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The Prime Minister answers questions from MPs in the House of Commons every sitting Wednesday from 12.00pm until the end of Question Time at 12.30pm. Set times for questions to the Prime Minister were introduced in 1961. From 1961 until 1997, when Tony Blair took office, Prime Ministers answered questions twice a week, in two 15-minute sessions on Tuesdays and Thursdays at 3.15pm.

On occasions that the Prime Minister cannot be present at Prime Minister’s Questions – most commonly to attend an official engagement – either the Prime Minister’s deputy, or another senior minister will stand in to answer questions. In such situations the Leader of the Opposition and the leader of the third party will not ordinarily put questions to the minister, instead a shadow minister or spokesperson will substitute for the leaders.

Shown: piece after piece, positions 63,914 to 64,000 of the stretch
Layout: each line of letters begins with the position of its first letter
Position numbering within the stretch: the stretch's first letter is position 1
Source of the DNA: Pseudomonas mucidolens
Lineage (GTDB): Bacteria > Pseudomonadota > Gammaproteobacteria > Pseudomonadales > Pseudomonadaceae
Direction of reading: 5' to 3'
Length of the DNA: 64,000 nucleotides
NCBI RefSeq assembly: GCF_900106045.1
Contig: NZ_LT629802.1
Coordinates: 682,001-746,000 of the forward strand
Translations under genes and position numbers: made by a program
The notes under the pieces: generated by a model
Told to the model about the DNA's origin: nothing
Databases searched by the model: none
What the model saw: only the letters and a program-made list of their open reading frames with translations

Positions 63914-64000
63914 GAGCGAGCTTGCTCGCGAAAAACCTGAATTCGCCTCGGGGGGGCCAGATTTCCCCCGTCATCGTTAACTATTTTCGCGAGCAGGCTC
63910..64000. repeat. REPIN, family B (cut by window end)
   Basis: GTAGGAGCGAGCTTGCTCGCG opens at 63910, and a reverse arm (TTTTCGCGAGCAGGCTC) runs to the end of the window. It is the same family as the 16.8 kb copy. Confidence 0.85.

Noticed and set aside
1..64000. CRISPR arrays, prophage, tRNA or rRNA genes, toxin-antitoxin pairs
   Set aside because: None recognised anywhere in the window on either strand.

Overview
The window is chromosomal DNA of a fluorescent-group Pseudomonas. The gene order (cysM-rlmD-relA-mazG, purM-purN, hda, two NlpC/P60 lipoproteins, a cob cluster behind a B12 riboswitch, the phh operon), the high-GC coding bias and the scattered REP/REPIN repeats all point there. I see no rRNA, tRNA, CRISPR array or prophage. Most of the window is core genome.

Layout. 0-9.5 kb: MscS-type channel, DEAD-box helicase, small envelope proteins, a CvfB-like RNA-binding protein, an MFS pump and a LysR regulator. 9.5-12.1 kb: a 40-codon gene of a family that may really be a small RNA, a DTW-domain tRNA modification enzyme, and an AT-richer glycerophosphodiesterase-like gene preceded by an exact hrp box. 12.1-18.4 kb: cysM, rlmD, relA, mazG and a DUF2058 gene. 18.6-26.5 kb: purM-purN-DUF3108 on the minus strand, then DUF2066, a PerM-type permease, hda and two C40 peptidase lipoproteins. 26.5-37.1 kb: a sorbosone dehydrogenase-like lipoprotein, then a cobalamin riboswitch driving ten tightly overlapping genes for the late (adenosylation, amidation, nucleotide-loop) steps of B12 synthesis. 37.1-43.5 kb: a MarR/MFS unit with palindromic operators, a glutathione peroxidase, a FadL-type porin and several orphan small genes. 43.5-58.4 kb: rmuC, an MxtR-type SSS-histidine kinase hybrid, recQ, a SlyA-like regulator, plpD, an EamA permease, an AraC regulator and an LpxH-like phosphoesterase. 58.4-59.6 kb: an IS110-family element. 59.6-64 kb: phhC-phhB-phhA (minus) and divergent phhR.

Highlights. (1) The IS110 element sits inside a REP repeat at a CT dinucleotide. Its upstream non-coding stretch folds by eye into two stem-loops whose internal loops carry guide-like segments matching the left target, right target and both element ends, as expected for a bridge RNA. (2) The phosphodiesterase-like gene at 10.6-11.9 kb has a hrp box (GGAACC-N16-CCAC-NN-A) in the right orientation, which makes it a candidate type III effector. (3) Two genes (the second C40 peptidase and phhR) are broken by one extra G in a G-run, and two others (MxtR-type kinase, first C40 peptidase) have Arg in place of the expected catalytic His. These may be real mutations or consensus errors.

The downloadable Excel file includes two tables. Table 1 shows the number of Prime Minister’s Questions times for each Prime Minister since 1979, the number attended, and the number at which the Prime Minister was not present. Table 2 lists dates of Prime Minister’s Questions which the Prime Minister did not attend, the reason for not attending, the name and position of the Minister deputising and the name and position of the shadow Cabinet member or spokesperson. Source details are available in the Excel file.

Parliament: facts and figures  

The Parliament: facts and figures series covers topics including elections, government, legislation, Members and parliamentary business.  

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Documents to download

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